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Interprofessional Practice - RTLB

A detailed description of the RTLB service collated from data collected from a wide range of interviews from within the profession.

Teena Vincent

on 23 April 2015

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Transcript of Interprofessional Practice - RTLB

Interprofessional Practice
RTLB - Specialist Endorsement Area
CORE Assignment 2

Interprofessional Practice
Interviewee source information for Domain 1 collected from…
Professional Learning and Identity
Demonstrate knowledge and skills of digital literacy and social learning networks for professional learning.
RTLB’s with an experience range of:
2-20 years.

Interviewee information collated from…
- ex-classroom teachers
- current Cluster Manager
- ex Senior Teachers
- ex Deputy Principal
- psychologists
- ex GLU teachers

Interviewees' Gender:
- Predominantly female

At least 6 of the interviewees had previous experience working specifically with students with special needs outside of their RTLB role.

Geographical locations ranging from:
- Cluster 2, 7, 9, 12, 13 (x’s 2), 32, 33 (x’s 2), 39

Interviewee Ethnicity included:
- Predominantly European.
- Fijian
- Māori
- South African
- Indian
- Samoan

Most of the experience of the interviewees was accumulated mainly from the Primary Sector but interviewees currently working as RTLB work with students who range in age from Y1-10 (including some Yr. 11 ex SLS students).
"Where am I on this journey of professional learning & identity development?"
Demonstrate knowledge and skills of wellbeing approaches for professional learning.
Work - Life Balance
RTLB 10 Step Process
1. Referral
2. Initial meeting
3. Data gathering
4. Analysis
5. Goal setting
6. Planning
7. Intervention/implementation
8. Monitoring
9.Post data gathering/follow up
10.Reflection, review, and closure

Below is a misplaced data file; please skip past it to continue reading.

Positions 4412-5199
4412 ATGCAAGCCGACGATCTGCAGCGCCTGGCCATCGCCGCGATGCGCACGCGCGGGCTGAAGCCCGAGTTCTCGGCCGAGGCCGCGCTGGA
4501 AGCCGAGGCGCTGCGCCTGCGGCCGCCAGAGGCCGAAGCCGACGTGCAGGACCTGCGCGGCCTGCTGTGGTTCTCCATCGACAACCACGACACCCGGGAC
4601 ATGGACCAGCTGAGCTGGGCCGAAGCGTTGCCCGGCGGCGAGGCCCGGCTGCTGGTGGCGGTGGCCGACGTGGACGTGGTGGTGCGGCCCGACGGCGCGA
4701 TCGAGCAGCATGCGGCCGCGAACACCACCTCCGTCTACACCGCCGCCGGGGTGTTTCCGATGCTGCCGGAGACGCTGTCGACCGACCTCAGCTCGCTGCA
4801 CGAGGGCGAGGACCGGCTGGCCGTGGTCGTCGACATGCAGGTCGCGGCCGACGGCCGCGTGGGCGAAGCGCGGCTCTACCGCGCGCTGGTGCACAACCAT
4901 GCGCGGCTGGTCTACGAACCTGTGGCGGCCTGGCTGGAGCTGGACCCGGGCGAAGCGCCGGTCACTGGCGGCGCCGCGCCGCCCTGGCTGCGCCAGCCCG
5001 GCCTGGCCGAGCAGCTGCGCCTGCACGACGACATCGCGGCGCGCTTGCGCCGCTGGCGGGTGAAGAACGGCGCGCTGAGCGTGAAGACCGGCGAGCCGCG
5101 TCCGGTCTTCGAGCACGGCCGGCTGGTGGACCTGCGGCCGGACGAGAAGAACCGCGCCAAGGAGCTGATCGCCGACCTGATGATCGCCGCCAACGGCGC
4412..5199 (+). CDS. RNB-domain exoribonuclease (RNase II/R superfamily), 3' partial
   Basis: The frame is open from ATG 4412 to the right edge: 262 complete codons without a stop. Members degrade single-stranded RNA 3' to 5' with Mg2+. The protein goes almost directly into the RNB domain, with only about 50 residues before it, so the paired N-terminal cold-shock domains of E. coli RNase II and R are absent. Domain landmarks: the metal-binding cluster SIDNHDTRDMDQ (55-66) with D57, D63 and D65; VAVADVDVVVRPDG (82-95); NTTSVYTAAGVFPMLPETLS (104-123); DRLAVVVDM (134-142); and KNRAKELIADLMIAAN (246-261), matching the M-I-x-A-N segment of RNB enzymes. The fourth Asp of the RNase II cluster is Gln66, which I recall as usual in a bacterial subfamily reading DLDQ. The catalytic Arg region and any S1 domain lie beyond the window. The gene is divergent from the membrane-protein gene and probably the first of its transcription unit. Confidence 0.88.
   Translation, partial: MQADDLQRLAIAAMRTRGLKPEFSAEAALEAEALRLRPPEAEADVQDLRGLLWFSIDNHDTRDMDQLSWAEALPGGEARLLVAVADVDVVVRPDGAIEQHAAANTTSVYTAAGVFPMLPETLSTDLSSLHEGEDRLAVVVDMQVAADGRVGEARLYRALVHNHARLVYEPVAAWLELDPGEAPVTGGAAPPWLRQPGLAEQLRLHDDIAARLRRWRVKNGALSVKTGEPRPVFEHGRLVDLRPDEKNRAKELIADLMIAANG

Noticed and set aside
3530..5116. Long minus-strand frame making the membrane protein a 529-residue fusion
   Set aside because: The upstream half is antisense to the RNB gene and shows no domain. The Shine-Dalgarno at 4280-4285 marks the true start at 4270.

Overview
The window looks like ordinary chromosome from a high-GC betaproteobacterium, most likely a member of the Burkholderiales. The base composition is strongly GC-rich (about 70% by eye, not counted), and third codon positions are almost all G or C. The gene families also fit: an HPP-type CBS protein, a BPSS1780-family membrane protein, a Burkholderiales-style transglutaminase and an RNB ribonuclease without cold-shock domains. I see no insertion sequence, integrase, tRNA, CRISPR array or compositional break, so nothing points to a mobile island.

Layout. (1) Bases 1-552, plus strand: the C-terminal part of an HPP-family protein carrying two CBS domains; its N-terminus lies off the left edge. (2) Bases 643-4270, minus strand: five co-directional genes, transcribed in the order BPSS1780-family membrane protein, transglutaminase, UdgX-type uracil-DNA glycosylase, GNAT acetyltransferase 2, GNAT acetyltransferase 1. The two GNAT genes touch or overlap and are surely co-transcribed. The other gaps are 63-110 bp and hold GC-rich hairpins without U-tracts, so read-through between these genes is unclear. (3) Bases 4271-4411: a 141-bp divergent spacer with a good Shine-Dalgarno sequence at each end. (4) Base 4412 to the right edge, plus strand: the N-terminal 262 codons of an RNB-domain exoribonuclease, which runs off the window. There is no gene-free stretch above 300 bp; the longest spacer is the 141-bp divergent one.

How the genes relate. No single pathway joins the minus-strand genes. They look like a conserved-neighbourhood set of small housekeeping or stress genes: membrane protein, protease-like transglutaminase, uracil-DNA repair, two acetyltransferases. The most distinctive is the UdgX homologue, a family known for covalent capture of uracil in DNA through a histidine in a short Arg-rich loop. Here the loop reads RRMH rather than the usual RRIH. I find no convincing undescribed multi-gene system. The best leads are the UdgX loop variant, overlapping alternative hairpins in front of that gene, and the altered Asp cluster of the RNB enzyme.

Official RTLB logo:
based on the famous proverb below.

“He taonga rongonui, te aroha ki te

“Goodwill towards others
is a precious gift.”
what Communities of Practice are available.
the importance of sharing ideas.
text/social networking.
phone/smart phones.
collective responsibility and the need for consistent effective communication to build relationships.
digital citizenship and netiquette.
"Nau te rourou, nuku te rourou. Ka ora ai te iwi."
"With your food basket and mine, there will be ample. Let each contribute."
CoPS – Etienne Wenger
how to take notes on iPad/tablet/PC/Mac
how to turn paper to digital
power points in order to create presentations
new advancements and how to use the latest assistive technologies
the possibilities and potential of ICT
interactive whiteboards
Tony Attwood and Sue Larkey
NZRTLB Association Website
NZCER Readings
Google Docs
down the back of the chair
online learning
J. Hattie and H.Timperley- Feedback
laptops – IT skills
ePortfolios, e-books, online libraries, databases
“Me mahi tahi tatou mo te oranga o te katoa.”
"We all benefit when we work together."
Assistive Technology applications.
digital camera for social stories.
Special Education.
App’s for learning.
WordQ and SpeakQ.
It's in your hands...
Family comes first – ensure regular, quality time.
Actively monitor work-life balance, maintain sustainable pace.
Listen to the good advice from others.
Share problems/concerns with peers/colleagues.
Develop and build on positive relationships with
Make time for laughter and humour.
Make and enjoy time with friends.
Aim to reach self-actualisation.
Be open and honest.
Positive self-talk.
Quality not quantity.
Don’t be afraid to say “No!”
Knowledge of…
Communities of Practice, collegiality, peer-supervision and collaboration strategies that are available to you.
how to maximise time-management and prioritise.
how to effectively self-reflect.
the importance of who “owns the problem.”
relaxation and de-stress strategies/hobbies/interests to help you prevent “burn out.”
how to create SMART Goals.
Hauora – and the ability to meet yours and others’ family/social, physical, emotional/mental and spiritual well being.

Durie's Te Whare Tapa Whā
"He oranga ngakau, he pikinga waiora."
"Positive feelings in your heart will enhance your sense of self-worth."
Plan and keep a diary and adhere to time-management, schedules/time-frames and deadlines.
Leave work at work where possible.
Prevent burn-out as this has impact on the students on our caseload and their families.
Be realistic about what you can do.
Don’t make assumptions.
Adhere to culturally and ethically safe principles and practices.
Demonstrate knowledge and
skills of academic learning.
Mentoring Teachers.
RTLBs as agents of change.
Should reflect ‘all’ worlds not just a mono-cultural world.
Skills of interpersonal communication.
Be reflective – collaborate with others to effectively implement interventions.
Supervision – challenges thinking and practice – through dialogue – open and confidential.
Tuakana teina.
Role model – ‘walk the talk’.
Knowledge of…
Cluster goals – build on academic learning / research / professional readings/ pedagogy.
Te Ao Māori.
Culturally appropriate practice for Māori ākonga.
How to listen to and embrace new perspectives.
Quick 60.
Learning and Behaviour Experts.
Sue Larkey.
Bill Rogers.
Gerald Gordon.
Russell Bishop.
Marie Clay.
McGrath / Noble.
Experts in creating cultural overlay for PB4L.